Sembilang National Park

From Wikipedia, the free encyclopedia
Jump to: navigation, search
Sembilang National Park
IUCN category II (national park)
Map showing the location of Sembilang National Park
Map showing the location of Sembilang National Park
Sembilang NP
Location in Sumatra
Location Sumatra, Indonesia
Coordinates 2°1′S 104°33′E / 2.017°S 104.550°E / -2.017; 104.550Coordinates: 2°1′S 104°33′E / 2.017°S 104.550°E / -2.017; 104.550
Area 2,051 km²
Established 2001
Governing body Ministry of Forestry
Designated: March 6, 2011 [1]

Sembilang National Park is a national park covering 2,051 km² along the east coast of Sumatra, Indonesia. The park is dominated by swamps as peat forests, like the neighbouring Berbak National Park, and both parks are Ramsar wetlands of international importance.[2] The park is considered to have the most complex shorebird community in the world, with 213 species recoded, and supports the world's largest breeding colony of Milky Stork.[2]

Flora and fauna[edit]

About half of the park is covered by mangrove forests, while the rest is covered by peat swamp forest, lowland tropical forests, mud flats, freshwater swamp forests and riparian forests.[2]

The park provides habitat for 53 mammal species, including the endangered Sumatran tiger, Sumatran elephant, Malayan tapir, Agile gibbon and Siamang, as well as the vulnerable Sunda clouded leopard, Marbled cat, Flat-headed cat, Sun Bear and Southern pig-tailed macaque.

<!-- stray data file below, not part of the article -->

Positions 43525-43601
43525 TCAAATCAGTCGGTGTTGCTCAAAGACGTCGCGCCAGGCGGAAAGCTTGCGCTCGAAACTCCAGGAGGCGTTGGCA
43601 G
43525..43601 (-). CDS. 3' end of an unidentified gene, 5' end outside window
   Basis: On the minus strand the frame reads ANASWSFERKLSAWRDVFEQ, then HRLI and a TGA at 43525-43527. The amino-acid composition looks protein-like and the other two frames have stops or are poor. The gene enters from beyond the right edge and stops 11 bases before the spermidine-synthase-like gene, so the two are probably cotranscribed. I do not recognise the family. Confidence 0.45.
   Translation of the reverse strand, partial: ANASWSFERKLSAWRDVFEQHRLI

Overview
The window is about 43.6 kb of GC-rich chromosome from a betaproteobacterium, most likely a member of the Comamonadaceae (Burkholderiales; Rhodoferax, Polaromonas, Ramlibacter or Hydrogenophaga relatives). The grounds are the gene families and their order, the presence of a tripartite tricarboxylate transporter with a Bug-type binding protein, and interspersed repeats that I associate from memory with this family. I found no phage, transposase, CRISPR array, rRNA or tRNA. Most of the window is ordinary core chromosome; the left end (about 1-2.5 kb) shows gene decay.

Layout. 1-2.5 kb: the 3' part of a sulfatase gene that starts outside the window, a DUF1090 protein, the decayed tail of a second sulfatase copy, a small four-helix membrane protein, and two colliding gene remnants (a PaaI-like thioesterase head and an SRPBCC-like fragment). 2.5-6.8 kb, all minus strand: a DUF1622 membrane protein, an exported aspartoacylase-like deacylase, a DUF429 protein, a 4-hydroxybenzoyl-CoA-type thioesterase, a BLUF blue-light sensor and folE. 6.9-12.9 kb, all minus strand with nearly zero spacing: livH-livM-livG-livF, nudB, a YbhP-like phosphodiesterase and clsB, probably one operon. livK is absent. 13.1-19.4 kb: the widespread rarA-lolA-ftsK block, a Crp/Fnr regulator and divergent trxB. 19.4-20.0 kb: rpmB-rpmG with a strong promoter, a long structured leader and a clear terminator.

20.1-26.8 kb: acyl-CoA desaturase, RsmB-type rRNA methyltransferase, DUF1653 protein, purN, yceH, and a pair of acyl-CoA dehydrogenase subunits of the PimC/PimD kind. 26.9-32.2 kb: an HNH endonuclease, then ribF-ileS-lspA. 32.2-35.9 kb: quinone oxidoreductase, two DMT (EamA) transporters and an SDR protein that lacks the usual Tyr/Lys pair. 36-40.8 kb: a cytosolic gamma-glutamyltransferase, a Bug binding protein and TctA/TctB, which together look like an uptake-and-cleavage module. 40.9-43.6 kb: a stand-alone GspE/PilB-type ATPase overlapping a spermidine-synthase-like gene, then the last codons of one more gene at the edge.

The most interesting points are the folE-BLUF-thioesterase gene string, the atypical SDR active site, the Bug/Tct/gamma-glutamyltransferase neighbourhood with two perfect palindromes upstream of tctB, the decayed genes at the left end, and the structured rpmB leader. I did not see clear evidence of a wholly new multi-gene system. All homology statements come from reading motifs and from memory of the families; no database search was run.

The rivers of the park are inhabited by over 140 species of fish and 38 species of crab, as well as the threatened Eurasian otter, Smooth-coated otter, Malaysian giant turtle, Amboina box turtle, Asiatic softshell turtle, Finless porpoise and Irrawaddy dolphin.[2]

Within the park is the largest breeding colony of Milky Storks in the world, and one of the largest colonies of Lesser Adjutant. Other threatened birds in the park include the Storm's Stork, White-winged Duck, Nordmann's Greenshank and Far Eastern Curlew. The total bird population of the park has been estimated to be up to one million, while during winter up to 100,000 migratory birds stop over for rest.[2]

Conservation and threats[edit]

The national park has been declared in 2003. It is under threat from small scale illegal logging.[2]

References[edit]

  1. ^ "Ramsar List". Ramsar.org. Retrieved 12 April 2013. 
  2. ^ a b c d e f "Ramsar Database", retrieved 14 December 2014

External links[edit]